The Crossway Foundation is a UK-based charitable foundation delivering arts and education initiatives for young people in the Middle East and the UK.

Talk on walk

Here is how the photographers reacted when asked about their journey before they caught their flight

* What do you expect to learn about photography and Turkey during your trip?

Farah Salem: I’m looking for my work to grow. I like the fact that Turkey is in between two worlds. It’s between the East and the West, and this is how I feel I am as a person; influenced by both worlds. Also a lot of my themes have to do with being in between two opposites yet merging at the same time. So I am looking forward to finding more inspiration and developing how I build my concepts, as well as presenting my work in a stronger way.

Tyma Hezam: My perspective of photography has already changed. All my life I have taken photography as a form of literal documentation, but in this trip I’m learning how to create my own fantasy world through my lens. It is a distorted reality, but I am in control. This gives me such a beautiful feeling of liberty and power. I can express myself without limitation at anytime any place, just me and my camera. I am learning how to establish a signature in my work and a consistent pattern that will belong to me and be recognised. It’s quite an amazing feeling.  

Akram Al Amoudi: The similarities and differences between our cultures is what I find to be the most interesting. I want to learn about how the Turkish photographers we are meeting managed to co-exist and thrive with the difficulties they faced. I want to explore their choices of subject matter and follow their journey that brought the Turkish photography scene to where it is today.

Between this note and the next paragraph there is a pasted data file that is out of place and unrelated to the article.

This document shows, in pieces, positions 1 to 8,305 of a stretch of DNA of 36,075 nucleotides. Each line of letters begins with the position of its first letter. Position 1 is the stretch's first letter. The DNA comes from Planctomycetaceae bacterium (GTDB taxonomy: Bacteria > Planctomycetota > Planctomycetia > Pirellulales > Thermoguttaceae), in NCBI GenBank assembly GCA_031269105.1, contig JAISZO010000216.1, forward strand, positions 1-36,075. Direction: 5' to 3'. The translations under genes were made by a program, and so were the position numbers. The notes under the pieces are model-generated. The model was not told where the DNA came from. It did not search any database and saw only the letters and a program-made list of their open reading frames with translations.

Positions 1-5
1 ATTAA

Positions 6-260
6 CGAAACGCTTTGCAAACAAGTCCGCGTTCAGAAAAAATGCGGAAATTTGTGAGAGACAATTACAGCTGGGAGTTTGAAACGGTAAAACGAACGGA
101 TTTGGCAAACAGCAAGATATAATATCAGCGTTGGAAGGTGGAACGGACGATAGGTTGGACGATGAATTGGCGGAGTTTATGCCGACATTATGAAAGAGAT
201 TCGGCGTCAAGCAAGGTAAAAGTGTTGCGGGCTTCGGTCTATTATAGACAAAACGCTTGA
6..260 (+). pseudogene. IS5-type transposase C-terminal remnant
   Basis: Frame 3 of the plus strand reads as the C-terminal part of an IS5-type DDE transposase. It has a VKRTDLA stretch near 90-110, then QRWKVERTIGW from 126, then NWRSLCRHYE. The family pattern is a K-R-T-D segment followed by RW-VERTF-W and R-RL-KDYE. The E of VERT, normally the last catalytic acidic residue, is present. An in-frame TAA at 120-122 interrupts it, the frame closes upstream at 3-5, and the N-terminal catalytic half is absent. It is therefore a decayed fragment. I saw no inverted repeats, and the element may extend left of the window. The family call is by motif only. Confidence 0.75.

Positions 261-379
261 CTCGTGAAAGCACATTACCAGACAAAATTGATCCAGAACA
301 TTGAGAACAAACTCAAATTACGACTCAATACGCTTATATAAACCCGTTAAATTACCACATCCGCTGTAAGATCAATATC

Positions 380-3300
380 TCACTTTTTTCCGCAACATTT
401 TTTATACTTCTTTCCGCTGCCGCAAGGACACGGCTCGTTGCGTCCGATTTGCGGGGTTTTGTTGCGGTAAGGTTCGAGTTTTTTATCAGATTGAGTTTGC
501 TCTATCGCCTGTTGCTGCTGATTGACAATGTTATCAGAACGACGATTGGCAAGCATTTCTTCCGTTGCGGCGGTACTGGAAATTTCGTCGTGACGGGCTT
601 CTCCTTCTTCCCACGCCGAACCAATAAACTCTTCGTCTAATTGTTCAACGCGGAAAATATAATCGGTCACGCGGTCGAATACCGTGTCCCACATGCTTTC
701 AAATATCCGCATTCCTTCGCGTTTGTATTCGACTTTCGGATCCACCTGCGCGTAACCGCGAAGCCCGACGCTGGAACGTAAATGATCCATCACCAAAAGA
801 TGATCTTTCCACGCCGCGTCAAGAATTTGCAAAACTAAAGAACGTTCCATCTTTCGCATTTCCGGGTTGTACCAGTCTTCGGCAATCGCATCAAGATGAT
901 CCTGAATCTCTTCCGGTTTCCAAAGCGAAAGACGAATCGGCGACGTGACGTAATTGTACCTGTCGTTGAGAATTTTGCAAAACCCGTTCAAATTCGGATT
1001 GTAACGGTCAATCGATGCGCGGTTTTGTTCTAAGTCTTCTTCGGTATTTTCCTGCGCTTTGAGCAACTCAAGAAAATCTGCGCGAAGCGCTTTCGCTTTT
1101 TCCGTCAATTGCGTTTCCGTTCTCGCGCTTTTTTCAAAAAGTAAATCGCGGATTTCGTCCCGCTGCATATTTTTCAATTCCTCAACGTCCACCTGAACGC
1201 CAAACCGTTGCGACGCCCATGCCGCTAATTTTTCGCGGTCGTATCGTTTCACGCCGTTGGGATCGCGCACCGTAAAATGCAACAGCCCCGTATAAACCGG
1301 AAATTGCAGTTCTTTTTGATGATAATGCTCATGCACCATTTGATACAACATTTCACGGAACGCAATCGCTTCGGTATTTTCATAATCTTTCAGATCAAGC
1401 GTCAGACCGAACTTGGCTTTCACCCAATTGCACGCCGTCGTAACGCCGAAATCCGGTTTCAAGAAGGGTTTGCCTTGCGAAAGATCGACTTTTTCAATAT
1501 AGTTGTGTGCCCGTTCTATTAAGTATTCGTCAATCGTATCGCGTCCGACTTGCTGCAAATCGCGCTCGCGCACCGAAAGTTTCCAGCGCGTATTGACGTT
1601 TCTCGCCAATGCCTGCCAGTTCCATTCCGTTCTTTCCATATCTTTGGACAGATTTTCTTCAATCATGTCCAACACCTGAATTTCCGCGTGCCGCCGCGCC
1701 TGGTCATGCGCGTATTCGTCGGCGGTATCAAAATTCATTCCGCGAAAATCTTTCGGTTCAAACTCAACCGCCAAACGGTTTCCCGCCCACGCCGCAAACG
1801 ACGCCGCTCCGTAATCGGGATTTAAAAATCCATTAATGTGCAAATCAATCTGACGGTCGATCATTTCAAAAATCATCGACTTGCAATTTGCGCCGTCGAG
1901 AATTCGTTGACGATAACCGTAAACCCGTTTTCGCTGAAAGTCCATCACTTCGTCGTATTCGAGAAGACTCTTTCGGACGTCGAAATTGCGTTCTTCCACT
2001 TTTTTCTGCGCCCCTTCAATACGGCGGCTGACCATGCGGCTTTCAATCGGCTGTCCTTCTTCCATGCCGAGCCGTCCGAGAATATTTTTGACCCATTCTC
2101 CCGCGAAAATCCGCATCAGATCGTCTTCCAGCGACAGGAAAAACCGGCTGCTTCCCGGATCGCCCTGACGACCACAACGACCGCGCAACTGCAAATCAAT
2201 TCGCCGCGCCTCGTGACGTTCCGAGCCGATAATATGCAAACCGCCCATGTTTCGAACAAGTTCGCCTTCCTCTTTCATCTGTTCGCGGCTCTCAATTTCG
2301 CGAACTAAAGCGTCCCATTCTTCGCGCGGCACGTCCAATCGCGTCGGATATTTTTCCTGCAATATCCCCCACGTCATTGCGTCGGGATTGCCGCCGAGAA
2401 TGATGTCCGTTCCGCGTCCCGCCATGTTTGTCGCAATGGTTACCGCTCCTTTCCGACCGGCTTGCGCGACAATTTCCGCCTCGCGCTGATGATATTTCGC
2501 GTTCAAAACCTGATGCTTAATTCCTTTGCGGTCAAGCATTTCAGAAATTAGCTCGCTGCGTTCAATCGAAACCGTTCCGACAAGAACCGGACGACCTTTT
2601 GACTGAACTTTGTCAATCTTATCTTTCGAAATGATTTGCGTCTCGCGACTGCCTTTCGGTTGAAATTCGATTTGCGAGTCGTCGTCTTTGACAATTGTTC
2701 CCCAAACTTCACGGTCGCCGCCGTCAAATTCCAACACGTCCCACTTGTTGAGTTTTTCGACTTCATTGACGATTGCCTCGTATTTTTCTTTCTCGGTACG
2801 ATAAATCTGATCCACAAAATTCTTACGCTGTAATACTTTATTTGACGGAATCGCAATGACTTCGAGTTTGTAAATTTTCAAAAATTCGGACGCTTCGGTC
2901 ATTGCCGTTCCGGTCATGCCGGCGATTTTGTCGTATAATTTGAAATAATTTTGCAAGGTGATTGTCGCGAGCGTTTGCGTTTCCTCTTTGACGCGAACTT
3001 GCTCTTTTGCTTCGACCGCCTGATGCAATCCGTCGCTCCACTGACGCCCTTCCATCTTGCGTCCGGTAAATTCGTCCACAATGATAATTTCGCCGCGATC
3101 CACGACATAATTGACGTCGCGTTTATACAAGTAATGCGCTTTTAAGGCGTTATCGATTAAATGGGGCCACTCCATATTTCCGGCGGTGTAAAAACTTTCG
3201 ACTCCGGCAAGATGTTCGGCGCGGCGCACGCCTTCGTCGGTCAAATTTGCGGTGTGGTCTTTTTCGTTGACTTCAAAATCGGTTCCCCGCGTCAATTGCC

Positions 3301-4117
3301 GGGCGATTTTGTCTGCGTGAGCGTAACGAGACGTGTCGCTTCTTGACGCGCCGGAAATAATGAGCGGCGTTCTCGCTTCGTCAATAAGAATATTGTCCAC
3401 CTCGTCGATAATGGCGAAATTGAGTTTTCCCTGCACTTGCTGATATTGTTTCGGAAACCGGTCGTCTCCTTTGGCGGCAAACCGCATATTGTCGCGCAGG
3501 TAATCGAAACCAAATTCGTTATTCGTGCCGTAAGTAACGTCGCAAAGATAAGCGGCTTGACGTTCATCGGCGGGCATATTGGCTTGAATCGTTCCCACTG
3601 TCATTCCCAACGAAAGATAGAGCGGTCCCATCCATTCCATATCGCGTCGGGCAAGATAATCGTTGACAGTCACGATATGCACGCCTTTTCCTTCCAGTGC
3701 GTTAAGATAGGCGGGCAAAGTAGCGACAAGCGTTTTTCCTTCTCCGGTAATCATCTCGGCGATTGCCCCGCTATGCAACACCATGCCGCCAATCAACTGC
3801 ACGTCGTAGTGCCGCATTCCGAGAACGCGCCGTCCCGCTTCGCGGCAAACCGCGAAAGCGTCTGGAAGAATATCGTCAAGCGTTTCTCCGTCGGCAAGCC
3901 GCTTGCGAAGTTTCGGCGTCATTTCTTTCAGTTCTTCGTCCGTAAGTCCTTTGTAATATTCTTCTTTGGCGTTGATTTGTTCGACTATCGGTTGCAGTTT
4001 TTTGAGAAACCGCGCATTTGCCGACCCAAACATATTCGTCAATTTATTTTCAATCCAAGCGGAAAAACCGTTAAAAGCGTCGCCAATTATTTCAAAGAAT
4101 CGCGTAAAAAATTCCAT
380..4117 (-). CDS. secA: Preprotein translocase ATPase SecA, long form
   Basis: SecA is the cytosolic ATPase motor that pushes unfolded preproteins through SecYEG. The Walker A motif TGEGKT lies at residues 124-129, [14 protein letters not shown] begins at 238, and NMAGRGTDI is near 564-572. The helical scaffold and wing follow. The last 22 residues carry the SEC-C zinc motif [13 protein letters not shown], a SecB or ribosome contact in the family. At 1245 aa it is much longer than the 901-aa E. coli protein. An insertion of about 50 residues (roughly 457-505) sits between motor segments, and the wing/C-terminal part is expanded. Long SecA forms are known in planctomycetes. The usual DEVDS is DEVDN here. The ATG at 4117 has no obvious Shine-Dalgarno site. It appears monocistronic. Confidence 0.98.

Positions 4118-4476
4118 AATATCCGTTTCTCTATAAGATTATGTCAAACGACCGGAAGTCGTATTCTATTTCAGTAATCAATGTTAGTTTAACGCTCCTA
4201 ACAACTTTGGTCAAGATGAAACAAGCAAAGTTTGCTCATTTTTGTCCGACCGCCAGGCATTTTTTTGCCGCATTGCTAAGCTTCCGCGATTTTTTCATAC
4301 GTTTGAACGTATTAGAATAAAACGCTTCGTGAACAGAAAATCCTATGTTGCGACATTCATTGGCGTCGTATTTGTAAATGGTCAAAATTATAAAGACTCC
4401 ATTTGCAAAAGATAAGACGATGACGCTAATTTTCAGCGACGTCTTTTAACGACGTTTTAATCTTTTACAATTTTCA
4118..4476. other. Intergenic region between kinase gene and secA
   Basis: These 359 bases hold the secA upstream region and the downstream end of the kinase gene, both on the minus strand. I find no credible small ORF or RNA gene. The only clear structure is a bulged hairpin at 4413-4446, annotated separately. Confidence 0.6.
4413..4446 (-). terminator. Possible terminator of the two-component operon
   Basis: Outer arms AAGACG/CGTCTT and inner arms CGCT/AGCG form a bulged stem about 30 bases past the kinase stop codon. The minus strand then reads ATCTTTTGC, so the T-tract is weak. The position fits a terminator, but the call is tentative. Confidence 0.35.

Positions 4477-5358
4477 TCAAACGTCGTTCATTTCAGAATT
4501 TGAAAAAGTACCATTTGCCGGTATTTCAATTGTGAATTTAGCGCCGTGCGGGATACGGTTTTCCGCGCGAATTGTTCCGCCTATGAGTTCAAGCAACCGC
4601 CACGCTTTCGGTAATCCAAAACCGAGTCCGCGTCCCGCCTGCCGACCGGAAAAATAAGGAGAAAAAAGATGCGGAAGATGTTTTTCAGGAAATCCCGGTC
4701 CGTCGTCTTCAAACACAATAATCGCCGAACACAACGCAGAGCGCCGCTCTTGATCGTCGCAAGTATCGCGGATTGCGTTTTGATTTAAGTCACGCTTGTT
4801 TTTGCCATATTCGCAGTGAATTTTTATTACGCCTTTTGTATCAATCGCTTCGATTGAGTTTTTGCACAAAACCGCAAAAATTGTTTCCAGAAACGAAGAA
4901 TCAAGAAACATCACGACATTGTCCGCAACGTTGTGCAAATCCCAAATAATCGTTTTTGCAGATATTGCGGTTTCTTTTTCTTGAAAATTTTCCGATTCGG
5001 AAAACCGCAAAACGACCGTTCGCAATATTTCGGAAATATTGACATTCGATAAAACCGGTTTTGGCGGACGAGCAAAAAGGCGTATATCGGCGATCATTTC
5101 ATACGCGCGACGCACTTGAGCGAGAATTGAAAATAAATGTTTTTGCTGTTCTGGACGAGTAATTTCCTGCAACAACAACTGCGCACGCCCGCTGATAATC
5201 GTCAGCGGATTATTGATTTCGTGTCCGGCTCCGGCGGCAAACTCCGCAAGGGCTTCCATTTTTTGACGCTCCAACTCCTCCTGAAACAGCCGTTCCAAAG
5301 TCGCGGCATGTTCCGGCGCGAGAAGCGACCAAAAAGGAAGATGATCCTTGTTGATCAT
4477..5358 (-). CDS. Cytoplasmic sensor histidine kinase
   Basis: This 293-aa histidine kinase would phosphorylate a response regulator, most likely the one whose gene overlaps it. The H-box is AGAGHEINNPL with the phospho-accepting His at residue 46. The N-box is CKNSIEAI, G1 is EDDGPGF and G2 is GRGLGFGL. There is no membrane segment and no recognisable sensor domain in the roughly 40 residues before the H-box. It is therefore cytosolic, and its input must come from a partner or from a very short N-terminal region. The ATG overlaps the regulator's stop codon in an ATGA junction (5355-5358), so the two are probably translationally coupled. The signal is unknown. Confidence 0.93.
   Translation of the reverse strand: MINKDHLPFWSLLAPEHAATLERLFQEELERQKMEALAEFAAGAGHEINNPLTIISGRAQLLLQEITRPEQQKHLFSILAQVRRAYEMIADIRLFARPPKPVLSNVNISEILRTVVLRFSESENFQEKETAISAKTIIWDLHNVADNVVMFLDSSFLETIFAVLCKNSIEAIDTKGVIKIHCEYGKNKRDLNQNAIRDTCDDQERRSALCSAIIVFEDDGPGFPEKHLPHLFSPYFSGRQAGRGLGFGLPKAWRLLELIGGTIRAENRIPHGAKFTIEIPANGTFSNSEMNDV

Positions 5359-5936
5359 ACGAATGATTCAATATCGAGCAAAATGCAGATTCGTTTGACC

Marwan Haredy: This trip is a great opportunity for the six of us as young artists/photographers. It is a great chance for all of us to evolve our talents and receive guidance.

Rawan Alhusaini: I expect to learn how to improve the process of my practice as well as its presentation.

Mohammad Shibli: I think I will learn more about the culture and people of Turkey. I am hoping to learn from the Turkish photographers we will be working with and also from other people interested in arts more generally.

* Do you see big differences between your own countries and what you see in Turkey?

Rawan Alhusaini: Yes, very much so. The art scene here is much more lively and the photographers/artists seem to have a strong community amongst themselves. This is the opposite of Bahrain where the art scene is more exclusive and collaborations are far and few.

Tyma Hezam: I have lived in the States for the past three years and I realised how individualistic and capitalistic everyone is there. Visiting Turkey reminded me of my Syrian childhood. It reminded me of the sense of community, hospitality, and richness in culture.

Farah Salem: It’s definitely different, but there are also a lot of similarities in the culture and words in the language. I love the experience so far; it feels like I’m travelling but it’s also merging with my hometown.

Marwan Haredy: Turkey is very different and it’s quite magical. It is rich with culture, beautiful sites and inspiring people, which we will certainly be taking advantage of while practising our photography.

Akram Al Amoudi: The differences are pretty evident. Even though it is a stark comparison, there are still some similarities. In our journey of growing as photographers we can learn from the Turkish photographic scene and use it as our future guide.

Add this page to your favorite Social Bookmarking websites
Post a comment
Advertise | Copyright